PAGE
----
The web should have been a great resource for people with visual impediments (not just full blindness, but even poor vision in general), but sites designed solely for graphical appeasment on a limited set of devices have prevented this.

Lastly, can I say, that as someone forced to work at 1280x1024 by my monitor (it's LCD) the biggest trouble I have with the web is sites that set font-sizes to 12pts as it looks good at 1024x768. It looks tiny to me, all my screen fonts start at 14pts, and as LCD prices drop, I'm won't be in the minority for much longer.

The web is changing, it's time to move on and join the next generation of web-designers.

Reply Parent Score: 1

jziegler Member since:
2005-07-14

It is also a platform for commercial entities who must create emotions with the help of sophisticated graphical presentations. Just providing a text feature list and a photo in a corner is just not enough.

If your website looks bad in my browser, it will create negative emotions and you can forget your commerce. Simple as that. Ditto, if it does not work in Firefox. Unless I really need to use it, I will not both trying to find out why it does not render correctly. So much for "commercial entities and fixed layouts".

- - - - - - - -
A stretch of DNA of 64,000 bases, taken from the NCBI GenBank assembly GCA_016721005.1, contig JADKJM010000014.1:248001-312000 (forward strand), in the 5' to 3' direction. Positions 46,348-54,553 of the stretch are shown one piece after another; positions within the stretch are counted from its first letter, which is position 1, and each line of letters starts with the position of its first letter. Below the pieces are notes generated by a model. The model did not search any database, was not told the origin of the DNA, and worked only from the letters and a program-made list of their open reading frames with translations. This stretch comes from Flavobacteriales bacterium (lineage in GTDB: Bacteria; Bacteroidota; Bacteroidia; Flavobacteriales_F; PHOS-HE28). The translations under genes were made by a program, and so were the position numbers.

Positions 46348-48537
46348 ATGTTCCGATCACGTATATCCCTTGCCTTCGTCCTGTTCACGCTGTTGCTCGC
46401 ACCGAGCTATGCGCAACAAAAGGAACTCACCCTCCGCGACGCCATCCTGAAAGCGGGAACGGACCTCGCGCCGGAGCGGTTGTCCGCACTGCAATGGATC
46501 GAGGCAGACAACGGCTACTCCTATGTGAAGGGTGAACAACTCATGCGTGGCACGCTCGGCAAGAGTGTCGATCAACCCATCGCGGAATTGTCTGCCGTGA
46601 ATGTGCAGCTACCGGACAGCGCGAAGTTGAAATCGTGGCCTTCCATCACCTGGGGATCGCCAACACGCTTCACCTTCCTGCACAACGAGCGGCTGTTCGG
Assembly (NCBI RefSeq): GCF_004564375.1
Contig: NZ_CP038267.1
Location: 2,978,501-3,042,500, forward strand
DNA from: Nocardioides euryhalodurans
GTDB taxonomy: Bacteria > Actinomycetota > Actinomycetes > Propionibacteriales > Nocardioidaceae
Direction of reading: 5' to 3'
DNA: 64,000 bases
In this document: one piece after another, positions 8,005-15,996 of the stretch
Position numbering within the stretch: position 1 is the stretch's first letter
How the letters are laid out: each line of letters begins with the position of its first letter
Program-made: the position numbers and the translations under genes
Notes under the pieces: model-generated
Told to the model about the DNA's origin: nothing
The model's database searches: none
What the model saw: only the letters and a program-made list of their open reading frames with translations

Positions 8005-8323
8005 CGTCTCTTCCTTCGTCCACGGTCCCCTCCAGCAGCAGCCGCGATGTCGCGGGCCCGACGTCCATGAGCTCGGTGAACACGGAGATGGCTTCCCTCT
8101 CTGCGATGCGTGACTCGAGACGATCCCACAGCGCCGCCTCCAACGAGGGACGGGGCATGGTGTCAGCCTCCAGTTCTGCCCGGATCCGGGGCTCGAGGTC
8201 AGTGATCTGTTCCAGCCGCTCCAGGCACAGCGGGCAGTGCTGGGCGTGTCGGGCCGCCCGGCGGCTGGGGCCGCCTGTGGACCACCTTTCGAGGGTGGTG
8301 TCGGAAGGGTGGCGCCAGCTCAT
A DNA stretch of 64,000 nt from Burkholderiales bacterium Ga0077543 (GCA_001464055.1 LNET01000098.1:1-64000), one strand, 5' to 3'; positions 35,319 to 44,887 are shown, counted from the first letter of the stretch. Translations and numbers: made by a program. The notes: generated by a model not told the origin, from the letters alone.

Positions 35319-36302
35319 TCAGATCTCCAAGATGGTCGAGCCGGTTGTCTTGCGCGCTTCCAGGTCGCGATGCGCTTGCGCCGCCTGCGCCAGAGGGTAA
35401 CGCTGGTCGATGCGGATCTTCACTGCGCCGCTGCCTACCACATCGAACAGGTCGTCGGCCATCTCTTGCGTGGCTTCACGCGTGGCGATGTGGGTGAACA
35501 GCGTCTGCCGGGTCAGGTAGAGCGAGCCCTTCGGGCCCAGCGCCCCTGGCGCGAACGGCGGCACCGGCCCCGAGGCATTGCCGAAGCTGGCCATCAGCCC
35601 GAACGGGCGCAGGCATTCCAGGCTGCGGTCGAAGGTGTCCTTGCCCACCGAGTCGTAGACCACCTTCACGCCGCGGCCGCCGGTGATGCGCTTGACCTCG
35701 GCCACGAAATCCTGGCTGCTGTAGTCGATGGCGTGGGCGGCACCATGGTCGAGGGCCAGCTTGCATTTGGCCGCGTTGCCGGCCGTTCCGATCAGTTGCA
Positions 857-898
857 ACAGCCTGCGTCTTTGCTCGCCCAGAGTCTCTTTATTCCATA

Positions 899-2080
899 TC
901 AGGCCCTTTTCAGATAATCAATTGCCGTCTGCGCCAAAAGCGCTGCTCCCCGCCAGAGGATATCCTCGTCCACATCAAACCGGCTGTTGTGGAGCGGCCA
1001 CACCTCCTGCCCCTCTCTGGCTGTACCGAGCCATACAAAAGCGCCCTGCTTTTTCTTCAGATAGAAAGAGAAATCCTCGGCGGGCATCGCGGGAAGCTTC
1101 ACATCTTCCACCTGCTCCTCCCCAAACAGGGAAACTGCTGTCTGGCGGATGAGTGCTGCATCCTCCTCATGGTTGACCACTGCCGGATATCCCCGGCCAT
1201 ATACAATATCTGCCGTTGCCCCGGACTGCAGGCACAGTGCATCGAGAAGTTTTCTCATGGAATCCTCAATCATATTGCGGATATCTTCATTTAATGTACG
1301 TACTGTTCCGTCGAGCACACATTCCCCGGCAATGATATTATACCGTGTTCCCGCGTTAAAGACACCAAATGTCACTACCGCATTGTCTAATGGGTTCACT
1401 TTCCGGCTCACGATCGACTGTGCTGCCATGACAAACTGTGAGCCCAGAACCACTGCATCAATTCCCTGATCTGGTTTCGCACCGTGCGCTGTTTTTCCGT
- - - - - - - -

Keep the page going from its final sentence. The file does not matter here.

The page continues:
As for "photo in the corner", more often than not I see web sites having more "sophisticated graphical presentations" than information. It's the latter why I browse the web. If I want to see pretty pictures, I'll go to deviantart. If I want to buy something, find out something, I want content. Black on white provides as much content as dark gray on an image trying to look as a sheet paper.

[rant]
If web site owner really cared for "graphical presentations" and perfect looks, they would make sure the adverisments displayed would be in sync with the rest of the site's design.
[/rant]

Reply Parent Score: 1

Andre Siegel Member since:
2005-08-12

If web site owner really cared for "graphical presentations" and perfect looks, they would make sure the adverisments displayed would be in sync with the rest of the site's design.

The point of adverts is that you READ them. The only way to make you take notice of them is by looking different from the rest of the website. As studies have shown in the past, the human brain can learn quick how to differentiate between "uninteresting" and "interesting" graphical elements on a website.

The only solution to circumvent the self-learning "advert blocker" in our head is to make banners stand out as much as possible. A minority of people will get frustrated if a banner takes away too much attention. Those people are unlikely to buy from you. (I consider myself part of that group.) For the majority of people, however, annoying banners do work quite well according to marketing studies.

Reply Parent Score: 1